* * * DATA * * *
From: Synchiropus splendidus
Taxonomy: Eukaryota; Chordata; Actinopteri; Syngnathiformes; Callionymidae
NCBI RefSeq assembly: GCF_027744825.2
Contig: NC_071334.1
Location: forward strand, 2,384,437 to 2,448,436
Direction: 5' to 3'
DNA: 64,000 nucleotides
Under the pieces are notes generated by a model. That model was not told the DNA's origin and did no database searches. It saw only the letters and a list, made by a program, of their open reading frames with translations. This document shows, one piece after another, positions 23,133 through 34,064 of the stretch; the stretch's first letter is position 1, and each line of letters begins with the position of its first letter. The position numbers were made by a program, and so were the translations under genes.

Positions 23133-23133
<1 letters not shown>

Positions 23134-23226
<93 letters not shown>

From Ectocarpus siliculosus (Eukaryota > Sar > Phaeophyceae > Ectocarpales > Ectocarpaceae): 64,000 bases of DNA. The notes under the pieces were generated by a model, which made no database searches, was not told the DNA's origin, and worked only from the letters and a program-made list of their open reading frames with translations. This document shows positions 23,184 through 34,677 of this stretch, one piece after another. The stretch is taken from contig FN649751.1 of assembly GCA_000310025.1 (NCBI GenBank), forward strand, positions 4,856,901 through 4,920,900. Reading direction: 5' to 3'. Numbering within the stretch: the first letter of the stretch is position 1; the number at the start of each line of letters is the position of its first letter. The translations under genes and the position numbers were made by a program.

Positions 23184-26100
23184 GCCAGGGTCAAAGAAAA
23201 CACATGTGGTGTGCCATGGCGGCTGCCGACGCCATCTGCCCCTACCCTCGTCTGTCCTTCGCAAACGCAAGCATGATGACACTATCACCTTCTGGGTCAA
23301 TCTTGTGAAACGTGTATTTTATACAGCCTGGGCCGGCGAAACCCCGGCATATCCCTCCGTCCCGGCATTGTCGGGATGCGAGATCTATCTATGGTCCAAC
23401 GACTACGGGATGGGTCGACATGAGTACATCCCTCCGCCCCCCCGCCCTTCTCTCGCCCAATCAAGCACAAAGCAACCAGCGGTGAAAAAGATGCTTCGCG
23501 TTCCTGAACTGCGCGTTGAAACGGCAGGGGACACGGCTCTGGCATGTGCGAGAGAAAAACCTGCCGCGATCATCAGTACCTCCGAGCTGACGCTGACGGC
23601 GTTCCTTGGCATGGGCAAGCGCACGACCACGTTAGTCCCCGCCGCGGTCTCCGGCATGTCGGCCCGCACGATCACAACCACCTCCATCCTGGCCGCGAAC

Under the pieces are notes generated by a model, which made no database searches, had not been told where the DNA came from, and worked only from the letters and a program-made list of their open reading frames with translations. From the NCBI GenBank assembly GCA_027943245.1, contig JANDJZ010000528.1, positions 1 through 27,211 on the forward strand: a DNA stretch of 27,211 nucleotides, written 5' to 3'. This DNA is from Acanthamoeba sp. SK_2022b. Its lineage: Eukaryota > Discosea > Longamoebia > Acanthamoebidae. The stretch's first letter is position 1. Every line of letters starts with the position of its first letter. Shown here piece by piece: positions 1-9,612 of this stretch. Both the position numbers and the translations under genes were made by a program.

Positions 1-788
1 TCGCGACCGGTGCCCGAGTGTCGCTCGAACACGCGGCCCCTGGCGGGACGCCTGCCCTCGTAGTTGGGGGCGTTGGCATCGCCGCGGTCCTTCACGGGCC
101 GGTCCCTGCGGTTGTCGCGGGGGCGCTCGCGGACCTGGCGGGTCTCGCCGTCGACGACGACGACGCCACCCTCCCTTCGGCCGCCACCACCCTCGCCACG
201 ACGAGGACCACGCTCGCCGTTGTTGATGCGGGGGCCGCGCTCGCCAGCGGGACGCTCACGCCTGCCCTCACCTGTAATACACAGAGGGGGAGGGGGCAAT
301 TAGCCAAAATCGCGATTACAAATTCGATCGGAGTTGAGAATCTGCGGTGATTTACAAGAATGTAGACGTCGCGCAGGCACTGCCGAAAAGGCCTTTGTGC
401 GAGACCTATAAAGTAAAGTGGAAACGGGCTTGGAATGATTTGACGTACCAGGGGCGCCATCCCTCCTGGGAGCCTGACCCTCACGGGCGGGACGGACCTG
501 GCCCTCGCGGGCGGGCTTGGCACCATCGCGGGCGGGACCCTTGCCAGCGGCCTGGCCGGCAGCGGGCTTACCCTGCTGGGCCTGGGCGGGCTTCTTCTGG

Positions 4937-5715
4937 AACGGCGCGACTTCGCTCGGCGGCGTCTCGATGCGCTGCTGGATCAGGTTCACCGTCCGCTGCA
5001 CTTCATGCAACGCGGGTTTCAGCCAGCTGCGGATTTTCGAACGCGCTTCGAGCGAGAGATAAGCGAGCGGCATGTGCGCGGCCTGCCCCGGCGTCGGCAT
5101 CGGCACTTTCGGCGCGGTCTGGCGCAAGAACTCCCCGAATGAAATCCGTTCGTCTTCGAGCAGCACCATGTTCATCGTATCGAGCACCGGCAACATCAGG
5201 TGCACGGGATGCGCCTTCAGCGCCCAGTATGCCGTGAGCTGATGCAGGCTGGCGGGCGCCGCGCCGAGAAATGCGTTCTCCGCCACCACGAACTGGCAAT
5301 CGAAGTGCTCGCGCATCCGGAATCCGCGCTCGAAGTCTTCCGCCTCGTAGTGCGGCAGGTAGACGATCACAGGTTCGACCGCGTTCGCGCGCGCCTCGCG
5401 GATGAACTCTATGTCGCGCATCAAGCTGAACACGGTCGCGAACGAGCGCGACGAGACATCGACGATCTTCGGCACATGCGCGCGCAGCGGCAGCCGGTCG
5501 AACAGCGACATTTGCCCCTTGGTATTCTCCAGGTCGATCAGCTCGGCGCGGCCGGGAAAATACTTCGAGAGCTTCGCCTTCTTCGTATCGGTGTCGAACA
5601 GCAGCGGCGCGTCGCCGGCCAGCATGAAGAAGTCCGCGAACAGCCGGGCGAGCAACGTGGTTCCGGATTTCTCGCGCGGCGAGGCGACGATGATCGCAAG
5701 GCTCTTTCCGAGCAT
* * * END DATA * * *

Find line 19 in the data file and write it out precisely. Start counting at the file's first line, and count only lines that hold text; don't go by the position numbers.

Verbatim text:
23501 TTCCTGAACTGCGCGTTGAAACGGCAGGGGACACGGCTCTGGCATGTGCGAGAGAAAAACCTGCCGCGATCATCAGTACCTCCGAGCTGACGCTGACGGC